1. Protects soil, between perennials or in the period between seasons for annual crops. N-fixation in case of leguminous crops.
  2. Continuously covered soil. Reduces the insect/mite pest populations because of the diversity of the crops grown. Reduces the plant diseases. Reduces hillside erosion and protected topsoil, especially the contour strip cropping. Attracts more beneficial insects, especially when flowering crops are included in the cropping system.
  3. Protects soil against the impacts of raindrops or wind and keeps soil shaded; and increases moisture content.
  1. SOM decline
  2. Poor soil structure
  3. Erosion
  4. Nitrate leaching
  5. Soil-borne pests and diseases
5 Residue maintenance / Mulching Maintaining crops residues or spreading of organic (or other) materials on the soil surface.
  • Reduces sheet and rill erosion.
  • Reduces wind erosion.
  • Maintains or improves soil organic matter content.
  • Conserves soil moisture.
  • Provides food and escapes cover for wildlife.
  1. Erosion
  2. SOM decline
  3. Poor soil structure
  4. Poor water holding capacity
  5. Compaction
6 Cross-slope measure Structural measure along the contour to break slope lengths, such as terraces, bunds, grass strip, trashlines, contour tillage Reduces surface runoff and erosion (increase infiltration capacity).
  1. Erosion
7 Measures against compaction
  1. Breaking compacted soil: e.g. deep ripping, subsoiling (hard pans); Digging the soil up to twice as deep as normally.
  2. Growing deep rooted plants in the rotation such as: annual alfalfa, beet, sunflower, okra, flax, turnip.
  3. Controlled traffic farming: is a system which confines all machinery loads to the least possible area of permanent traffic lanes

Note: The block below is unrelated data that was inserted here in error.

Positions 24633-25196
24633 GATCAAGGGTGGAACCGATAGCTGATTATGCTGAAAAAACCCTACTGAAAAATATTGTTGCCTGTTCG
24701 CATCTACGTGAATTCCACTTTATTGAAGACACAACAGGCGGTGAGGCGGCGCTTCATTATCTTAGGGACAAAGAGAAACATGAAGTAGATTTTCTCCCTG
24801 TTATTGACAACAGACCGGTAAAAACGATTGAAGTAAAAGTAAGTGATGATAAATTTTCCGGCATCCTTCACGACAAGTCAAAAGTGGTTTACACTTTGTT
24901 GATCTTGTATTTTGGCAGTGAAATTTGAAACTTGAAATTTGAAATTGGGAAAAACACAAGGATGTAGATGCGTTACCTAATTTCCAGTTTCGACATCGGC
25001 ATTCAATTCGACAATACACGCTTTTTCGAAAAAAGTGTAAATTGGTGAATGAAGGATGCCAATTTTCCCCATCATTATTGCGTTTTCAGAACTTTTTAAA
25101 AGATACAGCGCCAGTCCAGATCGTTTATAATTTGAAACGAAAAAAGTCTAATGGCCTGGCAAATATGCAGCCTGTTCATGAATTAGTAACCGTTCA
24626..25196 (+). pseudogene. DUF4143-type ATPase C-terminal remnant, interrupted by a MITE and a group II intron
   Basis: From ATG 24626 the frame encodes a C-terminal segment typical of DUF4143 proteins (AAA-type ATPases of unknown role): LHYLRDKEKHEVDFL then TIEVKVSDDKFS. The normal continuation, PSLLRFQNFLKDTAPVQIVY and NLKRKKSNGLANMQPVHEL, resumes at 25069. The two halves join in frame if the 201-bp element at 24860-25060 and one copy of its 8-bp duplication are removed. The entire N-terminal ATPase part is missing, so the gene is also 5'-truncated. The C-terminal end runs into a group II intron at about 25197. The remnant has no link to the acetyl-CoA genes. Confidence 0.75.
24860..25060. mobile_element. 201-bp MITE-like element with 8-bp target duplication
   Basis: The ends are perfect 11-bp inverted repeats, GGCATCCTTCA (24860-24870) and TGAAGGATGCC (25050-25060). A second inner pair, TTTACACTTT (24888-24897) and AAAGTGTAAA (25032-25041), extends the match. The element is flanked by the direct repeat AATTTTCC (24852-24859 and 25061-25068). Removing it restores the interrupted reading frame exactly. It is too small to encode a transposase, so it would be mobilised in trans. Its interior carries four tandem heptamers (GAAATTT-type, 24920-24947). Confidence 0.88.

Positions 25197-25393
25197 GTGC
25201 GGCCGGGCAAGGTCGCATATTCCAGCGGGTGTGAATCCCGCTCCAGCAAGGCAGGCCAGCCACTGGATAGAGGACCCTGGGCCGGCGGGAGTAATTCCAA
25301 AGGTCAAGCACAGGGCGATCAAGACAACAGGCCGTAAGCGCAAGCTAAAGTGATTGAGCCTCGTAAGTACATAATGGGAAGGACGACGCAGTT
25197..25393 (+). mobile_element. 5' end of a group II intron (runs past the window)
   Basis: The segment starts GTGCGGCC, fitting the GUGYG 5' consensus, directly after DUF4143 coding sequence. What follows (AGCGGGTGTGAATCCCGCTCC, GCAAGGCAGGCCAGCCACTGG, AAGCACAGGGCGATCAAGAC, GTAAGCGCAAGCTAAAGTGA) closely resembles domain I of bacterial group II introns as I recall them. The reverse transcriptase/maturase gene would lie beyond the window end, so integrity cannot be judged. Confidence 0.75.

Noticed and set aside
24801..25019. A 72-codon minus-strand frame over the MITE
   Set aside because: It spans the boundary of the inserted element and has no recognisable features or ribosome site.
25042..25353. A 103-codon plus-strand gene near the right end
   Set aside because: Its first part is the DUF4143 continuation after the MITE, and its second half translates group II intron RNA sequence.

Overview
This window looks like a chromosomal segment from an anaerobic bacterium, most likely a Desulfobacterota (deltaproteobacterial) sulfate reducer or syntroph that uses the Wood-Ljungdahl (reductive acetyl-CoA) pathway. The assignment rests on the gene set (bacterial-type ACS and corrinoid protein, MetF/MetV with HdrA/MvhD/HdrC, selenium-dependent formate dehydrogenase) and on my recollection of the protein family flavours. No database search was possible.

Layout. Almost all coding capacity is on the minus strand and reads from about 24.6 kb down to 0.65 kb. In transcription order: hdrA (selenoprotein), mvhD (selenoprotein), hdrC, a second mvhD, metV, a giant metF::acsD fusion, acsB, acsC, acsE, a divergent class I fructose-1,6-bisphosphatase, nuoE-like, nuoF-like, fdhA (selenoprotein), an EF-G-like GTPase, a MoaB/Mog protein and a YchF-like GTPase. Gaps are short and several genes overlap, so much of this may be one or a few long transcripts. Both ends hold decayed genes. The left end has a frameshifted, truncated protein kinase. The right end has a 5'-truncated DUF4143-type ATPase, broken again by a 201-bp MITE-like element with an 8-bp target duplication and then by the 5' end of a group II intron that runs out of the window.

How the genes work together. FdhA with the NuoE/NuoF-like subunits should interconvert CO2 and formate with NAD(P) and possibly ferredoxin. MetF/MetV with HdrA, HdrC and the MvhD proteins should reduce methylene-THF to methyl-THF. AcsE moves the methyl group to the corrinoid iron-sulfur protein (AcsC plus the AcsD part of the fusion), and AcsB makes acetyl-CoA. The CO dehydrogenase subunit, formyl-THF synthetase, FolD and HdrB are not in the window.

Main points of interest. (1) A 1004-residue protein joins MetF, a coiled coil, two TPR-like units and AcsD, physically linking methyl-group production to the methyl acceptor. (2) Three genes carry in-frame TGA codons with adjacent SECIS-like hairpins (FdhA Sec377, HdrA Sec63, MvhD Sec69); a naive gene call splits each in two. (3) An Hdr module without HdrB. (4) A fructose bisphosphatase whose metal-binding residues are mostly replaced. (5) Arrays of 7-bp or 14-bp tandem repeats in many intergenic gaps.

4. Soil compaction models (considering tire size, inflation pressure, weather and soil conditions) to predict allowable wheel load and soil compaction maps to show how soil compaction varies at different locations and depths across the field
a-b) Looses soil to improve drainage, infiltration, aeration and rooting characteristics, and brings nutrients up from deep below
c-d) Minimizes soil damage and preserves soil function in terms of water infiltration, drainage and greenhouse gas mitigation, and (d) provides useful information for decision making process for site-specific applications such as variable deep tillage to benefit from increased timeliness (and reduced management costs)
  1. Compaction
  2. Poor soil structure
  3. Poor water holding capacity
Nutrient management
8 Leguminous crop A leguminous crop is a plant in the family Fabaceae (or Leguminosae) that is grown agriculturally, primarily for their grain seed called pulse, for livestock forage and silage, and as soil-enhancing green manure. Well-known legumes include alfalfa, clover, peas, beans, lentils, lupins, mesquite, carob, soybeans, peanuts, and tamarind.